The US government has issued an emergency legislation following a ransom ware cyber-attack on the largest fuel pipeline in the country.
In response to this, the US government has relaxed rules on fuel being transported by road, meaning drivers in 18 states can work extra or more flexible hours when transporting refined petroleum products.
A temporary waiver was issued by the Department of Transportation to enable oil products to be shipped in tankers up to New York, although it would not be anywhere near enough to match the pipeline’s capacity.
The Colonial Pipeline conveys 2.5 million barrels a day – 45% of the East Coast’s supply of diesel, petrol and jet fuel.
The operator went offline on Friday after the cyber-attack and they are working to work to restore service.
Sources said the ransom ware attack was likely to have been caused by a cyber-criminal gang called DarkSide, who infiltrated Colonial’s network and locked the data on some computers and servers, demanding a ransom on Friday.
The gang tried to take almost 100 gigabytes of data hostage, threatening to leak it onto the internet, but the FBI and other government agencies worked with private companies to respond. The cloud computing system the hackers used to collect the stolen data was taken offline on Saturday, Reuters reported.
Digital Shadows, a London-based cyber-security firm, said the Colonial attack was helped by the coronavirus pandemic, with more engineers remotely accessing control systems for the pipeline from home.
The attack had little or no impact on the US fuel prices at the pump on Monday, but there are fears that prices could change if the shutdown is prolonged.
Independent oil market analyst Gaurav Sharma told the BBC that a lot of fuel was now stranded at refineries in Texas. “Unless they sort it out by Tuesday, they’re in big trouble. The first areas to be hit would be Atlanta and Tennessee, then the domino effect goes up to New York,” said Mr Sharma.
He said oil futures traders were now “scrambling” to meet demand, at a time when US inventories are declining, and demand – especially for fuel for cars – is on the rise as consumers return to the roads and the economy recovers.
Colonial reported its four main pipelines remain offline while some smaller lines between terminals and delivery points were now operational. “Quickly after learning of the attack, Colonial proactively took certain systems offline to contain the threat. These actions temporarily halted all pipeline operations and affected some of our IT systems, which we are actively in the process of restoring,” the firm said.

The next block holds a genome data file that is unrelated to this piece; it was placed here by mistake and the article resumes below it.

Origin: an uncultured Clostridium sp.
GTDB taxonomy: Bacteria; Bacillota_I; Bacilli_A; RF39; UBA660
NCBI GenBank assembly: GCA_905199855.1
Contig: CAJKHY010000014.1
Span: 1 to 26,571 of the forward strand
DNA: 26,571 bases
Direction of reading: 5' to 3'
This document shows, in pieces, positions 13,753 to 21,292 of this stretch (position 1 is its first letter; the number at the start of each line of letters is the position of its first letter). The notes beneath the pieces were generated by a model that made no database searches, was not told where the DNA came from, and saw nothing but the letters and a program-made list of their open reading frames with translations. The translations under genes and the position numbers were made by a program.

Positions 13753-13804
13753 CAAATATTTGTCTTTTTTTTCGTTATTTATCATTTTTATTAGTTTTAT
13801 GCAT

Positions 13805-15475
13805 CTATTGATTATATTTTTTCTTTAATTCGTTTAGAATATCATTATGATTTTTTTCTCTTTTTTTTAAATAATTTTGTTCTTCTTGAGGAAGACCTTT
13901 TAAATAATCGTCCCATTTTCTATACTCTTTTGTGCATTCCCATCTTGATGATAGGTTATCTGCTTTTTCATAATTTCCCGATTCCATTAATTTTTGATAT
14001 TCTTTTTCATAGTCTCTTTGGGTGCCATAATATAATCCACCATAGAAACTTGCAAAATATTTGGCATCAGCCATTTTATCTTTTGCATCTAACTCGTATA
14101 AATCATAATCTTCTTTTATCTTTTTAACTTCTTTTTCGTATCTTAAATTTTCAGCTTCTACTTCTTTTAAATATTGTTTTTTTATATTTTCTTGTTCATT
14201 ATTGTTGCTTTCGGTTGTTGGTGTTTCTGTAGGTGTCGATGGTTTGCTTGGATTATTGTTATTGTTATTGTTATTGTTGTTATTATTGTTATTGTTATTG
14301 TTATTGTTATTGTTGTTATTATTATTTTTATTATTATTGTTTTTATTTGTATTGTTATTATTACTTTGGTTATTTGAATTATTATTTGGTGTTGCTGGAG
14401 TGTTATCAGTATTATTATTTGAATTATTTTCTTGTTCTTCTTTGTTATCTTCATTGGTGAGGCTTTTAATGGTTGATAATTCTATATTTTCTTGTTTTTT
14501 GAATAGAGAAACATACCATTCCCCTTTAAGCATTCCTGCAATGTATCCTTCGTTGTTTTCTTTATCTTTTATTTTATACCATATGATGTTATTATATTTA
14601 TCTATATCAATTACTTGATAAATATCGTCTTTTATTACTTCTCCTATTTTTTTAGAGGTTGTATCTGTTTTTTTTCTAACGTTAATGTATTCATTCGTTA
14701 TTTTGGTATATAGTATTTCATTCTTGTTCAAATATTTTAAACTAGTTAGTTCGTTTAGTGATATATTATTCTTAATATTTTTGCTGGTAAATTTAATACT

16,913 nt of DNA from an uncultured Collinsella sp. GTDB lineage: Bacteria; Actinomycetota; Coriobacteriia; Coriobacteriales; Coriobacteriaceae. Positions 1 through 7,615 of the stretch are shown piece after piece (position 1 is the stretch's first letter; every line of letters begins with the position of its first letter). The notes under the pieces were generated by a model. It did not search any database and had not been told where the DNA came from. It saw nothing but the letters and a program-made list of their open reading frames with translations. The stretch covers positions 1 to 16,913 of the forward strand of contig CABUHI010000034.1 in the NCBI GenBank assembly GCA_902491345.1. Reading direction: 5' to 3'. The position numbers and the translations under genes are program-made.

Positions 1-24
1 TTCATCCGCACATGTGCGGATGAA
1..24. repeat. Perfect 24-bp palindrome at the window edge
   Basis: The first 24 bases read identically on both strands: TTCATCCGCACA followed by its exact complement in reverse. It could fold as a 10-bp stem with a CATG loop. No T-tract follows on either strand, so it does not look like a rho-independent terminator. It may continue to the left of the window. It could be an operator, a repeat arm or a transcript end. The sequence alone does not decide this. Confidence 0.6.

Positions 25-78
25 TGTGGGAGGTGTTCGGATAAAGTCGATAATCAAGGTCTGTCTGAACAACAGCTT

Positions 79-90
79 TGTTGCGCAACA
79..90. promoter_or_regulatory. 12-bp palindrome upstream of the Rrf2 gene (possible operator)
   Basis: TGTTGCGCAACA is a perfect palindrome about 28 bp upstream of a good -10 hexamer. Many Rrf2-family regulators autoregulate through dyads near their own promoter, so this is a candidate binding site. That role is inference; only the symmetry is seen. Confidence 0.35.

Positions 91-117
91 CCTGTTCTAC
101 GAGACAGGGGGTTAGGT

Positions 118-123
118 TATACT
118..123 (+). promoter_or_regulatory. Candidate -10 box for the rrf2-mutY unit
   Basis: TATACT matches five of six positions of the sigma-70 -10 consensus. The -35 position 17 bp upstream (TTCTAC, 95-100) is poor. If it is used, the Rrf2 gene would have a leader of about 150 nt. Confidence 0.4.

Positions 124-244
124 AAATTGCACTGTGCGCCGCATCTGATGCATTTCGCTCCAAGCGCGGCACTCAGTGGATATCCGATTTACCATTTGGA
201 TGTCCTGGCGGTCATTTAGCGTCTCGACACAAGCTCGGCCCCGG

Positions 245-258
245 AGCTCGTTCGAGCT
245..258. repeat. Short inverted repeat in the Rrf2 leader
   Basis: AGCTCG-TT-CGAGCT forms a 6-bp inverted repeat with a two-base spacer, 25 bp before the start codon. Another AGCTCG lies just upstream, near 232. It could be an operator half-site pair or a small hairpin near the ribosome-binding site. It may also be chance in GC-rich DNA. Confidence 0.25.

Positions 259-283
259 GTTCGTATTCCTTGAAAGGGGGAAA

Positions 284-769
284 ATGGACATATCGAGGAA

It added it would resume the full operation of its system back online “only when we believe it is safe to do so, and in full compliance with the approval of all federal regulations”.
According to Digital Shadows, DarkSide operates like a business. Victims of a DarkSide attack receive an information pack informing them that their computers and servers are encrypted, in addition to a notice on their computer screens.
The gang lists all the types of data it has stolen, and sends victims the URL of a “personal leak page” where the data is already loaded, waiting to be automatically published, should the company or organisation not pay before the deadline is up.
DarkSide also tells victims it will provide proof of the data it has obtained, and is prepared to delete all of it from the victim’s network.
The latest incident highlights the risk ransom ware can pose to critical national industrial infrastructure, not just businesses.
The gang develops the software used to encrypt and steal data from companies.
It also provides ransom ware to “affiliates” who pay DarkSide a percentage of their earnings from any successful attacks.
In March, the gang reportedly released new software that could encrypt data faster than before, to which they issued a press release and invited journalists to interview it.
It even has a website on the dark web where it lists all the companies it has hacked and what was stolen, and an “ethics” page where it lists organisations exempted from their attack.